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    Leadership in the Midst of Tragedy

    One decade ago at the age of 44, Jimmy Dunne reports that he was the “happiest guy in the world”. Sandler O’Neill, the boutique investment firm he ran with two partners, one his mentor and the other his best friend, was very profitable. Their office in the World Trade Center employed 171 people. An avid and skilled golfer, he was on the golf course and contemplating his exit from the business when an airplane hit their building. SandlerO’Neill’s Journey From Ground Zero in the September 5th issue of Fortune Magazine describes how Jimmy, as the only surviving senior leader of the company, moved through this difficult period and exhibited profound leadership in the midst of tragedy. He focused the remaining 60% of the members of his team on rebuilding a stronger company. Though he lost many of his key staffers along with their institutional knowledge and all of the firm’s data, he was able to convince experts from other firms to join or support him in regaining their professional footing. Sandler O’Neill’s annual revenues and profits have now multiplied and staffing has doubled since that time.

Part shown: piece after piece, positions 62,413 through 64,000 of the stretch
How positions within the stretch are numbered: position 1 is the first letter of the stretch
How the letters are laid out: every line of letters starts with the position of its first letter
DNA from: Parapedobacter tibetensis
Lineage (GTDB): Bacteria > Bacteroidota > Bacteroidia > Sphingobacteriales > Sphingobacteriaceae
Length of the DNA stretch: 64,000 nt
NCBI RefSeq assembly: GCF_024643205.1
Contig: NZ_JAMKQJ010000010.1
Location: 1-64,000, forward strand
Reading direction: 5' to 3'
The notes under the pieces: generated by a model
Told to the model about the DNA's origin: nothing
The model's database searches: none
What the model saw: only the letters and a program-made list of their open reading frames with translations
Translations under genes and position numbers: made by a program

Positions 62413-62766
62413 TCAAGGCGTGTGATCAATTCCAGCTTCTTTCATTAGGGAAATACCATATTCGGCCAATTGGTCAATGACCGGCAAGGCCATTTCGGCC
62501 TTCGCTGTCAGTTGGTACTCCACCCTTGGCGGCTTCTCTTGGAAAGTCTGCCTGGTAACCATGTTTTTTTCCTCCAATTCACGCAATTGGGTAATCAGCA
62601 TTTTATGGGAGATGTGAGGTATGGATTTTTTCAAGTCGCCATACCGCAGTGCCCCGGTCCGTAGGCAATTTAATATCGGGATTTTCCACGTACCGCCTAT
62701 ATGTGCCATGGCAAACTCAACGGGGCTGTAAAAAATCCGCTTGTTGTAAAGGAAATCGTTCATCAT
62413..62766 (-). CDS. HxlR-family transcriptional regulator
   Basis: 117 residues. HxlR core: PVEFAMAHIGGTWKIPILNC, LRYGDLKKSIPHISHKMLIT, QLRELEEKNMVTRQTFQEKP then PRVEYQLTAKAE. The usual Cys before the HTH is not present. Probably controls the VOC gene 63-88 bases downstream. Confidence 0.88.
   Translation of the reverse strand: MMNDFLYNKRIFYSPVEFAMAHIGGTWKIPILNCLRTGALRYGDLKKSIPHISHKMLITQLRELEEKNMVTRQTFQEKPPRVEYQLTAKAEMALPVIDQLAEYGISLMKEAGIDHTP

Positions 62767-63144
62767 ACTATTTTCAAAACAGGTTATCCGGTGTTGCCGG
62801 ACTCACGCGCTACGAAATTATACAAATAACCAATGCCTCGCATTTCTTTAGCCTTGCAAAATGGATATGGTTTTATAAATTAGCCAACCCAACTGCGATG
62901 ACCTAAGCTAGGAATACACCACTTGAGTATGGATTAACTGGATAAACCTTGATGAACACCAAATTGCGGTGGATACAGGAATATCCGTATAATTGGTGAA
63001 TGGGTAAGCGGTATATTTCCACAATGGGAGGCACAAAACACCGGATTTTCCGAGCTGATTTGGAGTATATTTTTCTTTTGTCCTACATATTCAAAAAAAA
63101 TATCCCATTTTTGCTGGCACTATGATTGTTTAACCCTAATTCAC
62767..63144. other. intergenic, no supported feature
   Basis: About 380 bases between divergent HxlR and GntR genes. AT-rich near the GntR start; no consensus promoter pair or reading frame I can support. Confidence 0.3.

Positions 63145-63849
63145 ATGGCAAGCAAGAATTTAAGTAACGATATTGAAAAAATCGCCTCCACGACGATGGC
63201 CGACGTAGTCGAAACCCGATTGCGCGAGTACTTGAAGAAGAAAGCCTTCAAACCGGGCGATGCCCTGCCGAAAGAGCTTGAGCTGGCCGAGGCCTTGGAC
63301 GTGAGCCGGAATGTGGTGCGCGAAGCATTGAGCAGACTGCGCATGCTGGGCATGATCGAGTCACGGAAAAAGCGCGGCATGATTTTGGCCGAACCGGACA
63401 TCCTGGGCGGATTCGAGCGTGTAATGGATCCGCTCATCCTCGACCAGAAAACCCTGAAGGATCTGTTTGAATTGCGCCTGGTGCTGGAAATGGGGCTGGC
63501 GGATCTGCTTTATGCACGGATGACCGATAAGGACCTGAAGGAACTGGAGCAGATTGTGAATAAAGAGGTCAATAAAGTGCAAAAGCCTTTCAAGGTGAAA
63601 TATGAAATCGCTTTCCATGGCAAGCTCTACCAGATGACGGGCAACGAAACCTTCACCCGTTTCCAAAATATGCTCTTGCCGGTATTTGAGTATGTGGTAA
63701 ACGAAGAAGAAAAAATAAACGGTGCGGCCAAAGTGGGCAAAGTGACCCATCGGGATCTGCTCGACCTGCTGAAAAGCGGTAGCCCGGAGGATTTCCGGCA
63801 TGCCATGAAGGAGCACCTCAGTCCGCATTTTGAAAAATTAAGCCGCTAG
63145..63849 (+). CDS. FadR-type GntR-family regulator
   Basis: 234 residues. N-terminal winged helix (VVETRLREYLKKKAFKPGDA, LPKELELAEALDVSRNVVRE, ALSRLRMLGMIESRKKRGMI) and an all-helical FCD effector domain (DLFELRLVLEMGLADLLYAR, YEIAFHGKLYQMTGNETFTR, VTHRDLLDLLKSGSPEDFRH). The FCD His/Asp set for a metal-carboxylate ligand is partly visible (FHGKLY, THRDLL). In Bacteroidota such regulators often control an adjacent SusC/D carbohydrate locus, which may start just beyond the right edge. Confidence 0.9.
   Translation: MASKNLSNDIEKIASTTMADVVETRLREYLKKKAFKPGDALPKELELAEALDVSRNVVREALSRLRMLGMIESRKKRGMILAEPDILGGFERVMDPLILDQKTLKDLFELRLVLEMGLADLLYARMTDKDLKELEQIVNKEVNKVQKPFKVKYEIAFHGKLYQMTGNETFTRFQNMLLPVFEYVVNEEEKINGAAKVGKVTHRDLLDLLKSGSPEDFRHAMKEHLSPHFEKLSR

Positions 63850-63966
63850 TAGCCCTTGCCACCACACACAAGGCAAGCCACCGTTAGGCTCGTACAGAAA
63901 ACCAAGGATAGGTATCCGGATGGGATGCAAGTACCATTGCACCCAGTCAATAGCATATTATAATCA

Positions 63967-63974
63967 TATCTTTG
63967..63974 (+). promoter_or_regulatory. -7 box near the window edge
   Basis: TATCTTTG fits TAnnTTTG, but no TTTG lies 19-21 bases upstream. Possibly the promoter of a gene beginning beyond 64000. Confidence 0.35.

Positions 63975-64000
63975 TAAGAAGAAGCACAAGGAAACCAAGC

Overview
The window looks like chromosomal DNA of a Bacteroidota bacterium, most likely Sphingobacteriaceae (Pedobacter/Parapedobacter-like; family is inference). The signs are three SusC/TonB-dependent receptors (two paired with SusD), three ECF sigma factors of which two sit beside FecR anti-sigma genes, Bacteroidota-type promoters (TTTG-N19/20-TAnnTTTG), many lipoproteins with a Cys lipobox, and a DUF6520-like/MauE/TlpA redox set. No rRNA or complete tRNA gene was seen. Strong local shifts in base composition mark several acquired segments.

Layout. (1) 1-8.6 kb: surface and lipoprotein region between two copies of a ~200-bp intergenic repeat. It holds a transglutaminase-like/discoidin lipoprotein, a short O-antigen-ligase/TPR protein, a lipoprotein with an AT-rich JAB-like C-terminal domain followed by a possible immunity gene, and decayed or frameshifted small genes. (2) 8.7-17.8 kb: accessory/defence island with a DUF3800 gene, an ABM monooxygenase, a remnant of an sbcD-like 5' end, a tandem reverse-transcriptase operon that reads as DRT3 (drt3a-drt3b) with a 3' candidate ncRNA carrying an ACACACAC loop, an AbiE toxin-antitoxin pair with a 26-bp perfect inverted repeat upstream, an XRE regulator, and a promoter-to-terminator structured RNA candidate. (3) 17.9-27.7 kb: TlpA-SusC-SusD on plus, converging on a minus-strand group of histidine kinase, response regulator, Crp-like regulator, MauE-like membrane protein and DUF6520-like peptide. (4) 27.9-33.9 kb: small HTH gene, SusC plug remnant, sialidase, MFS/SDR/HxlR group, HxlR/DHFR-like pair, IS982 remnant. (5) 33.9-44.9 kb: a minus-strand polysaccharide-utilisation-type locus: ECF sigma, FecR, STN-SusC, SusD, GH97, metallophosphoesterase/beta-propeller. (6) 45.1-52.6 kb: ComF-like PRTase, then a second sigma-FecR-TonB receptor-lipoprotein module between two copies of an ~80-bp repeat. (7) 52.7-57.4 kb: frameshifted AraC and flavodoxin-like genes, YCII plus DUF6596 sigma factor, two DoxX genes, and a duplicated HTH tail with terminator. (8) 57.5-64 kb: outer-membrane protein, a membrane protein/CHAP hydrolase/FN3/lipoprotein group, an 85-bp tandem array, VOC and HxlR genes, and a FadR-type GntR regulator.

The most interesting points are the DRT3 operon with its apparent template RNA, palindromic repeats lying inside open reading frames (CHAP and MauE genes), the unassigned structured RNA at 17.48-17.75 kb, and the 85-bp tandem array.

IStockPhoto

    Tragedy That Transforms

    How you respond in the midst of a tragedy, particularly one of epic proportions can mean the difference between life and death for individuals and organizations. Survivors of 9/11, those who narrowly missed being in their normal place at the wrong time, and family members of those who were killed, have told stories of how the experience changed their values, their work, and their family relationships.  Some married the love of their lives, others discovered their true calling and changed careers, and still others started businesses based on discovering the things that they loved to do.  Many found ways to give of themselves to others. They found ways to do good by doing well. These are the people who were able to constructively move forward, learning from the experience, reflecting on their past to build a more relevant present and future. Others sadly were frozen by the experience, as it shattered their core and covered them with guilt for escaping when others did not.